@SinanÜnür The TOC file would look something like this: Note the offset numbers are made up. Param1,UI,0,10,20, Param2,D,20,30,40, Param3,TXT,40,50,60, Where the the format is Name, type, offset to timeStart, offset to time end, offset to data end. So all that would be needed in Matlab is to fread the binary file from start to end offset using the appropriate data type. –  Aero Engy Dec 20 '11 at 0:33
    
@SinanÜnür I will only write the first paramater out as it would sort of appear in binary. I will use hex notation although this would be a binary file. Also I am writing the timestamps as singles instead of doubles for space. 0x3f800000 0x40400000 0x40a00000 0x00000005 0x0000000A 0x0000000F. So Param1 would have timestart, timeend, and datastart offsets of 0,96,192 (if I added that up correctly) –  Aero Engy Dec 20 '11 at 0:47
    
Does it have to be sorted by param name? –  Brad Gilbert Dec 20 '11 at 15:28

4 Answers 4

First, you should always have 'use strict;' and 'use warnings;' pragmas in your script.

It seems like you need a simple array (@param_name) for reference, so loading those values would be straight forward as you have it. (again, adding the above pragmas would start showing you errors, including the $line = =~ s/^\s+//; line!)

I suggest you read this, to understand how you can load your data file into a Hash of Hashes. Once you've designed the hash, you simply read and load the file data contents, and then iterate through the contents of the hash.

For example, using time as the key for the hash

%HoH = (
    1 => {
        name   => "Param1",
        ty       => "UI",
        value       => "5",
    },
    2 => {
        name   => "Param3",
        ty       => "TXT",
        value       => "Some Text 1",
    },
    3 => {
        name   => "Param1",
        ty       => "UI",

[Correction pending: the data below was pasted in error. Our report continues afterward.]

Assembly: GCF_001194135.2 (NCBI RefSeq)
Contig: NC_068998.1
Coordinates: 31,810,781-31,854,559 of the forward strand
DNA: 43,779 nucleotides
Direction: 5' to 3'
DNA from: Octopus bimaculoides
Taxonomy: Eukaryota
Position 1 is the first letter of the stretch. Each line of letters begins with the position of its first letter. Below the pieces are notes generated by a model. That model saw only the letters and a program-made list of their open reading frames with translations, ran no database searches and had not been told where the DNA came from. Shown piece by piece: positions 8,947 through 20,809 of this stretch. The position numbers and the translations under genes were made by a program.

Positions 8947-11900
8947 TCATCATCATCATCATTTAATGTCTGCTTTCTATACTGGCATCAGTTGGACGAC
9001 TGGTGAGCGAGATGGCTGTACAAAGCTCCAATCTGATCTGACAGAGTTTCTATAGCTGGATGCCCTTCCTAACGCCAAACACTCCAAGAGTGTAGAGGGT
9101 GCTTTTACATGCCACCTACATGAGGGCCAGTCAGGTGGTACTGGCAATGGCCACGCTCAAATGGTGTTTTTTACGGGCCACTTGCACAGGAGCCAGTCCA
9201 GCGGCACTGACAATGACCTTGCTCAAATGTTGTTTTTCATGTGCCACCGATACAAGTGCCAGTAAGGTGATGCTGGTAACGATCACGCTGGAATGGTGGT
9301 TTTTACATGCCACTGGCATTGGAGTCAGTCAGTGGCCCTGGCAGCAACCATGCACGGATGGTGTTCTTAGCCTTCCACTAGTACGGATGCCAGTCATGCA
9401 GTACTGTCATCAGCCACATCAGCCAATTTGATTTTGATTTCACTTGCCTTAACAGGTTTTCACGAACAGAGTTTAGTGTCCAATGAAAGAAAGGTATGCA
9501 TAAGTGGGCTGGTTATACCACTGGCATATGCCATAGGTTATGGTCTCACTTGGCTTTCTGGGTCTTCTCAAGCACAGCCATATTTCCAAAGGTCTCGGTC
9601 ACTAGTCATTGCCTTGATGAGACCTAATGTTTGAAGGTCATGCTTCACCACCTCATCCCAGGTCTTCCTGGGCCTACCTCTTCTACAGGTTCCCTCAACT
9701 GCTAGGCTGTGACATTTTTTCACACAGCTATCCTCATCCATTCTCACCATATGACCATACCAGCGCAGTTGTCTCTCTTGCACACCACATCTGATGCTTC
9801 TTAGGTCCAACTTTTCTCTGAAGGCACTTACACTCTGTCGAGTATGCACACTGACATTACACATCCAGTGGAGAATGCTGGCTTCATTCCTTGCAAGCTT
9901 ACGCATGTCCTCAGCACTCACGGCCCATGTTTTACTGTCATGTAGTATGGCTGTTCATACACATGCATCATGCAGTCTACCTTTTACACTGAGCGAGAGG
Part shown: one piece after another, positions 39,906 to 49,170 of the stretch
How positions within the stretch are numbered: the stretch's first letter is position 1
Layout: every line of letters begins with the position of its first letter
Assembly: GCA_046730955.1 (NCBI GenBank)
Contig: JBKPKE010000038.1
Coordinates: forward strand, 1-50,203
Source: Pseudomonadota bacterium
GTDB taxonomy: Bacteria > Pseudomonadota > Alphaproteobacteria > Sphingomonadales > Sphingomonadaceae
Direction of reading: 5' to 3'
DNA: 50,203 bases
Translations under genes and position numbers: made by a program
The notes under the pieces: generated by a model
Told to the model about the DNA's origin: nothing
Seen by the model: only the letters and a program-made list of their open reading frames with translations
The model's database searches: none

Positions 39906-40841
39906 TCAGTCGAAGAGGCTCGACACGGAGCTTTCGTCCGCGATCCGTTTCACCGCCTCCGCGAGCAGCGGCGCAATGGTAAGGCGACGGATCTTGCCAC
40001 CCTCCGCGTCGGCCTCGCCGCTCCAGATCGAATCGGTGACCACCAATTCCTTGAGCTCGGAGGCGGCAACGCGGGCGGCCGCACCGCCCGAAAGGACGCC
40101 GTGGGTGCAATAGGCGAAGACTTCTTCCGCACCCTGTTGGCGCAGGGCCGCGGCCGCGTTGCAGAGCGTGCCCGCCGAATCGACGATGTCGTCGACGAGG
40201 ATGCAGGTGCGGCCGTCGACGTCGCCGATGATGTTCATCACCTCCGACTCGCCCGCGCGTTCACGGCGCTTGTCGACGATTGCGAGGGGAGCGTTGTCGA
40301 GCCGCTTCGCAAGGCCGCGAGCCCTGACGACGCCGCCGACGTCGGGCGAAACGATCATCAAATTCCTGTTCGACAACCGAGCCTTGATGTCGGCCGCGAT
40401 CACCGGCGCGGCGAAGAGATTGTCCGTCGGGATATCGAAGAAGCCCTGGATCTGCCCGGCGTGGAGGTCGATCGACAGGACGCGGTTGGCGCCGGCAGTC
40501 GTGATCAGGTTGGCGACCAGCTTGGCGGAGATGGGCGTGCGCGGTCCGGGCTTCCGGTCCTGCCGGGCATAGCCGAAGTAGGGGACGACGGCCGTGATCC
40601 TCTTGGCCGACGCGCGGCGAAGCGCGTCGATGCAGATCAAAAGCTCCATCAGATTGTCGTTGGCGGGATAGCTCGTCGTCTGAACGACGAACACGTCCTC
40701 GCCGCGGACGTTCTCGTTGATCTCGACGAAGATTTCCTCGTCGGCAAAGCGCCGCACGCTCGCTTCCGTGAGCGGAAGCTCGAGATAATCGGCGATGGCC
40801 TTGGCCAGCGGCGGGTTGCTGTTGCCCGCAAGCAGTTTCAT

value       => "10",
    },
);

Make sure you close the INFILE after reading in the contents, before you start processing.

So in the end, you iterate over the hash, and reference the array (instead of the file contents) for your output writes - I would imagine it would be much faster to do this.

Let me know if you need more info.

Note: if you go this route, include Data:Dumper - a significant help to printing and understanding the data in your hash!

share|improve this answer
    
That sounds promising. I was leery of building large arrays/structs etc. because of the size of the files. When I tried this in Matlab, which isn't so hot at managing memory, I would either run out of memory or start paging endlessly? So I was trying to not read too much into memory at one time. I will read up on the Hashes and give it a shot. In the end I just need arrays of time, and data (grouped by parameter) written to binary ... more or less in the format described in the Continue Block of my code sample. This is so I can plot the data vs time in Matlab –  Aero Engy Dec 20 '11 at 0:01

It seems to me that embedded spaces can only occur in the last field. That makes using split ' ' feasible for this problem.

I am assuming you are not interested in the header. In addition, I am assuming you want a vector for each parameter and are not interested in timestamps.

To use data file names specified on the command line or piped through standard input, replace <DATA> with <>.

#!/usr/bin/env perl

use strict; use warnings;

my %data;

$_ = <DATA> until /^-+/; # skip header

while (my $line = <DATA>) {
    $line =~ s/\s+\z//;
    last unless $line =~ /\S/;

    my (undef, $param, undef, $value) = split ' ', $line, 4;
    push @{ $data{ $param } }, $value;
}

use Data::Dumper;
print Dumper \%data;

__DATA__
Param1   filter = ALL_VALUES
Param2   filter = ALL_VALUES
Param3   filter = ALL_VALUES

Time                     Name     Ty  Value
---------- ---------------------- --- ------------
1          Param1                 UI  5
2          Param3                 TXT Some Text 1
3          Param1                 UI  10
4          Param2                 D   2.1234
5          Param1                 UI  15
6          Param2                 D   3.1234
7          Param3                 TXT Some Text 2

Output:

$VAR1 = {
          'Param2' => [
                        '2.1234',
                        '3.1234'
                      ],
          'Param1' => [
                        '5',
                        '10',
                        '15'
                      ],
          'Param3' => [
                        'Some Text 1',
                        'Some Text 2'
                      ]
        };
share|improve this answer